Ras Al Khaimah is taking measures to spur growth by developing tourism and other non-oil sector and believes it will benefit from tourism expansion in any other emirate, its ruler was quoted on Sunday as saying.
“I don’t feel there is competition between the emirates. Dubai is benefiting from Abu Dhabi and Abu Dhabi is benefitting from Dubai. The growth of Dubai for me represents an opportunity,” HH Sheikh Saud bin Saqr Al Qassimi told the Dubai-based Arabian Business magazine in an interview.
Qassimi put real growth in RAK, which provides almost 15 per cent of the UAE’s total GDP, at around eight per cent in 2011 and expected even better performance this year.
“I’m optimistic for the future. The growth in GDP for RAK was eight percent last year, and I hope we’ll have the same figure this year, if not better. We have also seen a growth in business registration by more than 25 percent. This is an indicator of growth, and I think this figure will stay the same in 2012.”
Sheikh Saud, who was interviewed in April, said the government has already taken several steps to boost investment including the launch of large industrial parks and the opening of its freezone, the construction of a maritime city and the development of its ports. In the coming months and years, it will continue to review the business environment, he said.
“We’re trying to increase transparency. We are reviewing our practices on a continuous basis and how to simplify them. We are also looking at how to improve our IT systems to make them more accessible, and how to improve our processes to make them more investment-friendly.”
He said the northern emirate has also taken steps to raise the number of visitors, with the establishment in May of a Tourism Investment and Development Authority (TIDA) to help investors, and a government-owned hospitality management company to take care of state-backed leisure developments.Sheikh Saud says RAK would continue to “maximise its best assets.
“What we are trying to do is focus on our competitive advantage. Our economic development depends on the choices that we have. It is evident we have been successful in attracting industry, as we have world-class brands that have grown out of RAK and that have come here. But we also have good hotel occupancy now, and this supports our strategy to develop tourism even further.”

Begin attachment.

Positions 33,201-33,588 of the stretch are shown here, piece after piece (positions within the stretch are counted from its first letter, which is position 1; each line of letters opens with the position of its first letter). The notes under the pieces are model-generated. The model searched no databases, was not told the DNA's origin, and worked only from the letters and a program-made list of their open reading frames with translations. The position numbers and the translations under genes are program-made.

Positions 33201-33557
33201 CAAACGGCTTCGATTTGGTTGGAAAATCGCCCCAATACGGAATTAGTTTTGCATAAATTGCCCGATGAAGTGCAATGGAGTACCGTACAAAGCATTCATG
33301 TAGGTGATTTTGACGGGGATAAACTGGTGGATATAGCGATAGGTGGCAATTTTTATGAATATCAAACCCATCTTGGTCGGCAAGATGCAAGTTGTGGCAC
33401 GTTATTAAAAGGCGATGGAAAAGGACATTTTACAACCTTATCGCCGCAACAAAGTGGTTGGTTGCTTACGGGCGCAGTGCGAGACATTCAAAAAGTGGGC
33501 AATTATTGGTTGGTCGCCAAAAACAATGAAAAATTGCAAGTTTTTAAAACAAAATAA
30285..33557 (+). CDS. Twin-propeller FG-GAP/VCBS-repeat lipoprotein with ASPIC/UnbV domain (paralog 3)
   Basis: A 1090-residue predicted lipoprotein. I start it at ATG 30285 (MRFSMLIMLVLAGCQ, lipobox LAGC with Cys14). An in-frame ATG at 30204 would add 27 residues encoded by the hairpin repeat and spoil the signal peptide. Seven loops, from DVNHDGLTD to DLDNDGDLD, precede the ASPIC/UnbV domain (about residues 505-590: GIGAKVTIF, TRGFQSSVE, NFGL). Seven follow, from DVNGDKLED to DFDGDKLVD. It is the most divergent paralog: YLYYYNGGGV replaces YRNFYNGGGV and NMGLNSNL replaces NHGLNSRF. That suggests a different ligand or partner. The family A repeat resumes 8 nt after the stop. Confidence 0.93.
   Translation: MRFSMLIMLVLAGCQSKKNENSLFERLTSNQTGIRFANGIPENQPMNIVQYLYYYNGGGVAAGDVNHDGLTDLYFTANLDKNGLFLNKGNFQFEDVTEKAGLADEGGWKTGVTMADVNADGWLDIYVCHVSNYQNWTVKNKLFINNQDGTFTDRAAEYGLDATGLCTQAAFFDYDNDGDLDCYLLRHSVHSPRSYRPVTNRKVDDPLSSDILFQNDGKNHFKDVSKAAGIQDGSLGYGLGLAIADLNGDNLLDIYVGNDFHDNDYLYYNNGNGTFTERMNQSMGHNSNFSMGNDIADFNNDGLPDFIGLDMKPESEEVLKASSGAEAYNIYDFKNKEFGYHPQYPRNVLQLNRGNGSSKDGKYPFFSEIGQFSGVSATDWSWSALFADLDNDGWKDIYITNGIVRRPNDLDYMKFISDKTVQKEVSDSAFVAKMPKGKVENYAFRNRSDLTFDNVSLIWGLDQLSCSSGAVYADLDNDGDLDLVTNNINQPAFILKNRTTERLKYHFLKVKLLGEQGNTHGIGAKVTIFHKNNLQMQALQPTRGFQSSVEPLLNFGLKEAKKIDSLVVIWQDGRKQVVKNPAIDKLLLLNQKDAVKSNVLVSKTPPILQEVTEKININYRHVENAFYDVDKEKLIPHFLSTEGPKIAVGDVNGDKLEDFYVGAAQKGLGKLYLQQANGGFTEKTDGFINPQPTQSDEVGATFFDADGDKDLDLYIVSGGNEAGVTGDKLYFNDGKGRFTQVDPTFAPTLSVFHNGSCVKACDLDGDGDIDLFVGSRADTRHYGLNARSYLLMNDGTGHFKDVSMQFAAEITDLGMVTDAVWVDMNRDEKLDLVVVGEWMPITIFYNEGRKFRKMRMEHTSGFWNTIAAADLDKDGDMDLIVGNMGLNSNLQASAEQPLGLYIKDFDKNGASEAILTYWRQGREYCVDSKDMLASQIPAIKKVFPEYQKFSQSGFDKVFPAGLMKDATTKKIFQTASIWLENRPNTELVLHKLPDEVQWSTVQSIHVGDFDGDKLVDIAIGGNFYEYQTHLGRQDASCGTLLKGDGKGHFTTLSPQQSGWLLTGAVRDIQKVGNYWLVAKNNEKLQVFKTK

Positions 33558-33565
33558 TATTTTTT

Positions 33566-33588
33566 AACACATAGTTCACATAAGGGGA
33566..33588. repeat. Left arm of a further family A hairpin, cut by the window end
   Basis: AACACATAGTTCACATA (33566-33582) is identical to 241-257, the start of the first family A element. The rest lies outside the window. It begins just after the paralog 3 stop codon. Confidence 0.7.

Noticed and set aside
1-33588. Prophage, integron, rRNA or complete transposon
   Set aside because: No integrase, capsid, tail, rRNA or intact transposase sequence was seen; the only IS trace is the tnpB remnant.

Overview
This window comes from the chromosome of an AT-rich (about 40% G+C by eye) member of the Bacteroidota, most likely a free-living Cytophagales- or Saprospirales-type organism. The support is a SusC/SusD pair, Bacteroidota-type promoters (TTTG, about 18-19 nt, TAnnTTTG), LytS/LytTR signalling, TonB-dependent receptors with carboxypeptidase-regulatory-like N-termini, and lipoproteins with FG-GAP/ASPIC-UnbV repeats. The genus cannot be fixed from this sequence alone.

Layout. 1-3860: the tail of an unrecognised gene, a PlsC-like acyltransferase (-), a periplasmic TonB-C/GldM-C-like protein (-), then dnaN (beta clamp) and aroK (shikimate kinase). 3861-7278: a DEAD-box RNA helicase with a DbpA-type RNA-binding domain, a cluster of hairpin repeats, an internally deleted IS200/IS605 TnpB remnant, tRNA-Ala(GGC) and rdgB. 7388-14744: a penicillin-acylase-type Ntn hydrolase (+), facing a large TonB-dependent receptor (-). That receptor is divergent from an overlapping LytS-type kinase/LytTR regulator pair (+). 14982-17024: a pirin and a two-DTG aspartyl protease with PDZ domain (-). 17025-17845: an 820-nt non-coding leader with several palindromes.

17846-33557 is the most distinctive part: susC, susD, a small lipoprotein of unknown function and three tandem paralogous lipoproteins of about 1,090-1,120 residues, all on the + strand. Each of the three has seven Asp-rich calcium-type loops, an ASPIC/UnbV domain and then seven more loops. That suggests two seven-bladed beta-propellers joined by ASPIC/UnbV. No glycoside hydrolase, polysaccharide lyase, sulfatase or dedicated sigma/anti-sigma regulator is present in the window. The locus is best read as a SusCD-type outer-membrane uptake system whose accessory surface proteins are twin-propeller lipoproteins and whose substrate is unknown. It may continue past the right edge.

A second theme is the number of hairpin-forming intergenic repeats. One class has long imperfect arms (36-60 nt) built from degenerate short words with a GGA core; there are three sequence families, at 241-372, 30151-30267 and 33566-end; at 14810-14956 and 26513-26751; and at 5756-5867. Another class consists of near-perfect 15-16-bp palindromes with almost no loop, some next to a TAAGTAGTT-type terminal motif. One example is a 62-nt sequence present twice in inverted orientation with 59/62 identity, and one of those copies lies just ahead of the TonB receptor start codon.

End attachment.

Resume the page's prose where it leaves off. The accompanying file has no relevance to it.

According to recent government figures, 2011 was a particularly strong year for RAK’s tourism market, despite the current political turmoil in the region.
Data from the emirate’s TIDA showed as many as 835,200 holiday-makers visited the city and its surroundings during the twelve-month period, marking an increase of 40 percent upon the year before, and pushing revenues up by more than a third to Dh400 million.
The rise in numbers, which set a new record for the emirate, was mostly due to a surge in German tourists by nearly 200 percent since 2010. Other key source markets were Russia, the UK, Italy, Austria and Switzerland.
“Tourism plays a major role in our strategy and in the development of our emirate,” Sheikh Saud said.
“Through history, RAK has been a destination for other Emiratis to come for the summer, so it’s not unnatural for us to focus on tourism.”
He said the big challenge today is to increase the number of hotel rooms to meet the high demand among holiday-makers.
“At the moment, our challenge is to build more hotel rooms. Our target is to reach 10,000 rooms by 2016. I am also hopeful that we will reach more than one million visitors in 2012,” he told the magazine.
“As for the economy, it will encourage more investors to come and join in with the tourism development, giving us more hotels and other projects. Each investor will define what is feasible, and we will be there to assist them in being successful.”
Sheikh Saud said New brands who have already signed deals to build in RAK include the luxury Waldorf Astoria by Hilton, which is set to open a hotel on Al Marjan Island in October 2012, and Bab Al Bahr, which is opening a beach resort in RAK later this year.
Hilton Worldwide will also add RAK's second Doubletree resort in 2014.
“The real estate price is a function of supply and demand, and of course as you have more demand, the price usually goes up. I believe a major investment like this will increase demand, because people will know more about RAK,” he said.
“Infrastructure in the emirate will be developed in line with the growth but only where it is economically viable and needed. The biggest projects coming up are the inter-emirate road and railway links, which will be particularly beneficial in connecting RAK with the rest of the country.”
He said the infrastructure improvements are already under way, adding that the federal government is assisting the emirate.
“We’re not working as if we are an island, we are working alongside other emirates. We would like RAK to contribute to the growth of the wider UAE.The upgrade of the inter-emirates highway, for example, will soon be extending to RAK, and the first phase of the Etihad Rail project is also making progress, which has huge potential for cargo. If we could ship all our cargo via the rail network, it would reduce traffic on our roads. We have more cargo in RAK because we have more industry.”